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Our research

Violence against women and their children affects everybody. It impacts on the health, wellbeing and safety of a significant proportion of Australians throughout all states and territories and places an enormous burden on the nation’s economy across family and community services, health and hospitals, income-support and criminal justice systems.


News and events

ANROWS hosts events as part of its knowledge transfer and exchange work, including public lectures, workshops and research launches. Details of upcoming ANROWS activities and news are available from the list on the right.



ANROWS was established by the Commonwealth and all state and territory governments of Australia to produce, disseminate and assist in applying evidence for policy and practice addressing violence against women and their children.



To support the take-up of evidence, ANROWS offers a range of resources developed from research to support practitioners and policy-makers in delivering evidence-based interventions.

Wrap up from the “Assessing Risk and Promoting Safety” forum

Last week, over 50 people from across the country joined ANROWS for our “Assessing Risk and Promoting Safety: Using the National Risk Assessment Principles (NRAP)” forum in Darwin.

Participants heard from a range of experts about domestic and family violence (DFV) risk assessment.

Bernadette Wombo, Coordinator of the Gunbalanya Women’s Safe House, joined us from Gunbalanya in the West Arnhem region. She discussed how she used the NRAP, combined with local knowledge, to inform the development of safety planning practices for the safe house. Bernadette was joined by Adrian McCann from the West Arnhem Regional Council and Sam Bowden, then an NGO project freelancer and member of the ANROWS Practitioner Engagement Group, who worked alongside her on the project.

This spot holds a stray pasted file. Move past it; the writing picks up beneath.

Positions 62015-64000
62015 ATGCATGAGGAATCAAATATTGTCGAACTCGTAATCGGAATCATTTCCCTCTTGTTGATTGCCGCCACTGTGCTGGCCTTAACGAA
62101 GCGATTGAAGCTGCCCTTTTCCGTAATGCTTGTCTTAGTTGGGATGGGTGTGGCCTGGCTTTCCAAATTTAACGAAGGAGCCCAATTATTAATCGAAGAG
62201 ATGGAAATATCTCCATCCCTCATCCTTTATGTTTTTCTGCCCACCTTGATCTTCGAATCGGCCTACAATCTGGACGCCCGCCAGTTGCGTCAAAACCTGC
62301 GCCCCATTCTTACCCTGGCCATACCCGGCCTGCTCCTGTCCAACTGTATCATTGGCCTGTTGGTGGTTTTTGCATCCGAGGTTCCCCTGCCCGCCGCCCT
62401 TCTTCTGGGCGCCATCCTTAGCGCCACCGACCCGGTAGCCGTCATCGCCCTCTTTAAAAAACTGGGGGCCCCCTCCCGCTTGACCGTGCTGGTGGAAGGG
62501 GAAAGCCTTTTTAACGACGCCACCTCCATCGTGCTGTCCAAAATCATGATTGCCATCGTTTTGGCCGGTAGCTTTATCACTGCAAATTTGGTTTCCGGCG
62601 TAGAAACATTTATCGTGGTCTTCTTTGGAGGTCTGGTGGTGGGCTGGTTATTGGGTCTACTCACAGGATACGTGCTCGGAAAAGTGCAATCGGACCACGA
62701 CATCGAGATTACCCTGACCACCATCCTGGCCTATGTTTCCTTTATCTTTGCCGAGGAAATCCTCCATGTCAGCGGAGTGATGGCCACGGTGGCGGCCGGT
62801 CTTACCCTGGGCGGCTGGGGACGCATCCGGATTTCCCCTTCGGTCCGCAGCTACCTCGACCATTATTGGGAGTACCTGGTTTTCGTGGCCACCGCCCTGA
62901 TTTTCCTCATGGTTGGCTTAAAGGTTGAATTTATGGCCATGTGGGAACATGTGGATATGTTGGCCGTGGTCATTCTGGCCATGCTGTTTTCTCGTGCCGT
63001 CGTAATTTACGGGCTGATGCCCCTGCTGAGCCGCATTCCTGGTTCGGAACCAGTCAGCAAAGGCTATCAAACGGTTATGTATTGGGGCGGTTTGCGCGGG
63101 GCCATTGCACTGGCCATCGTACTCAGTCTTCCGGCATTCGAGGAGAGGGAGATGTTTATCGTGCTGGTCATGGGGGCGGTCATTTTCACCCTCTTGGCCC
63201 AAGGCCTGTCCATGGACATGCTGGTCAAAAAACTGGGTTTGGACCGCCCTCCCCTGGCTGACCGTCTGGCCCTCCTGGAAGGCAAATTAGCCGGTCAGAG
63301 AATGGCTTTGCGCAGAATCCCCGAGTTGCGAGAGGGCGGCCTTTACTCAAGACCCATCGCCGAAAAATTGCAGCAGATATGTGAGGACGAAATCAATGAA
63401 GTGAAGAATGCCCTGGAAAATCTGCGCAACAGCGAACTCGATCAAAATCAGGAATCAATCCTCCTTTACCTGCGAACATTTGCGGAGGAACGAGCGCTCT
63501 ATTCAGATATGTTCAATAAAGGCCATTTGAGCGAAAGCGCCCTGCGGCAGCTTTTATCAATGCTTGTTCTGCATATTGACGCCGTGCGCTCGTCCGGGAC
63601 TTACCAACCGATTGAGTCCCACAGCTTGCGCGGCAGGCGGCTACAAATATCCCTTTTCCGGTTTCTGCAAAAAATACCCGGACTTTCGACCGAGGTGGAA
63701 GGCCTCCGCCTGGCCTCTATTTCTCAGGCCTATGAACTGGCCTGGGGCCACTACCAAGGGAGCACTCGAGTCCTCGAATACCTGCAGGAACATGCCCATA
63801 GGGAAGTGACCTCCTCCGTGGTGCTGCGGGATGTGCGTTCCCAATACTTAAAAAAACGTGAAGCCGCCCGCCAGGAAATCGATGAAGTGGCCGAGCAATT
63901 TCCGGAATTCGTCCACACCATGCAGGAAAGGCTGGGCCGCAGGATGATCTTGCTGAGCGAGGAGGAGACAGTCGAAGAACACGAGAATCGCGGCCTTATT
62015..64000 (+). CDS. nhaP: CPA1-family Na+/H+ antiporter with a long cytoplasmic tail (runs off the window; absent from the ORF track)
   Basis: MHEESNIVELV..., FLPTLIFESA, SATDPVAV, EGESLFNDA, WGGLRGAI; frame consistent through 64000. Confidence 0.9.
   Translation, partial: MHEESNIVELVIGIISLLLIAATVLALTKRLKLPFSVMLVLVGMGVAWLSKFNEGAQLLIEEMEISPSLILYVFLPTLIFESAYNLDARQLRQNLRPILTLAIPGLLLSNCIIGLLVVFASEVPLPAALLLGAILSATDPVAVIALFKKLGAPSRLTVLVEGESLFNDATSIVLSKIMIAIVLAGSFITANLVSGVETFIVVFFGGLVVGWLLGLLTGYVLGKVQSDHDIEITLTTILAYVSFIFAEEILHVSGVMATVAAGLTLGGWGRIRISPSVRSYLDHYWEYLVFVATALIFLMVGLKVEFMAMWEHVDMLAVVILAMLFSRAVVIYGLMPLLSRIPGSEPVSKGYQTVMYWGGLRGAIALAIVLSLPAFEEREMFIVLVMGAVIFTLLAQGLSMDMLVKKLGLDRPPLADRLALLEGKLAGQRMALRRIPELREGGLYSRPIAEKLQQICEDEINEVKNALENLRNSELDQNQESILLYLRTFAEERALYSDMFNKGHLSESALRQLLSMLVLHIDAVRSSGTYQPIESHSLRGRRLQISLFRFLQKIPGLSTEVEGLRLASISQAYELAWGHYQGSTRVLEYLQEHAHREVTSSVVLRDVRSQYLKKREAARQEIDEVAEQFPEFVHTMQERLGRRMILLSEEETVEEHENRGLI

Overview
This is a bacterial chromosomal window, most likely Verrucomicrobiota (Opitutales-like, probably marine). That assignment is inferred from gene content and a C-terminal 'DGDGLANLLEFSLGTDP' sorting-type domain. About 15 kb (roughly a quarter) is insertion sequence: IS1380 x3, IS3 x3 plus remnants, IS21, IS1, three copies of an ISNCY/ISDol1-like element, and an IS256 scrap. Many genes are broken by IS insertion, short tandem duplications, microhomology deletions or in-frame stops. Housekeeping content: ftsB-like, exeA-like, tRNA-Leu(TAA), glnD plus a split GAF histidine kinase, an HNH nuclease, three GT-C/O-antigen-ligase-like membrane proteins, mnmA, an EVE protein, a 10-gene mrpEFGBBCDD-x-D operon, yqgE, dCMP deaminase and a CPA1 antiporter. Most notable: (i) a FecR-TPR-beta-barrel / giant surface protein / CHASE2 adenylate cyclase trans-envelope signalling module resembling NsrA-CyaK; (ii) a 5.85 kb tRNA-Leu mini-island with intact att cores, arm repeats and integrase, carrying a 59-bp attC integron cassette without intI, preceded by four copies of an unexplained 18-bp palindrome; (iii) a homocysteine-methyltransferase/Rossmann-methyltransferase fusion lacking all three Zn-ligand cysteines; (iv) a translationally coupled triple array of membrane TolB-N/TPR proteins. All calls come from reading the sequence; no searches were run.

Associate Professor Kathleen Baird from Griffith University discussed the ongoing implementation of an integrated approach to risk assessment and management in Queensland.

Professor Myrna Dawson from the University of Guelph in Ontario, Canada, discussed the role of DFV death review panels in helping us to strengthen approaches to risk assessment and management.

“Death reviews can provide an aggregate understanding of risk, but often preclude an in-depth case-based analysis,” Professor Dawson said, during her presentation.

“In-depth case analysis reveals that more risk factors does not necessarily mean more risk; in some cases, only three key factors are present when homicide occurs.”

Presentation slides from the forum are available on the ANROWS website. A video of the day will be made available soon.

New project: perpetrator program evaluation guide

ANROWS is pleased to announce a new research project, led by Dr Angela Nicholas from the University of Melbourne, that will result in the development of a best practice evaluation guide for male perpetrator programs in Australia.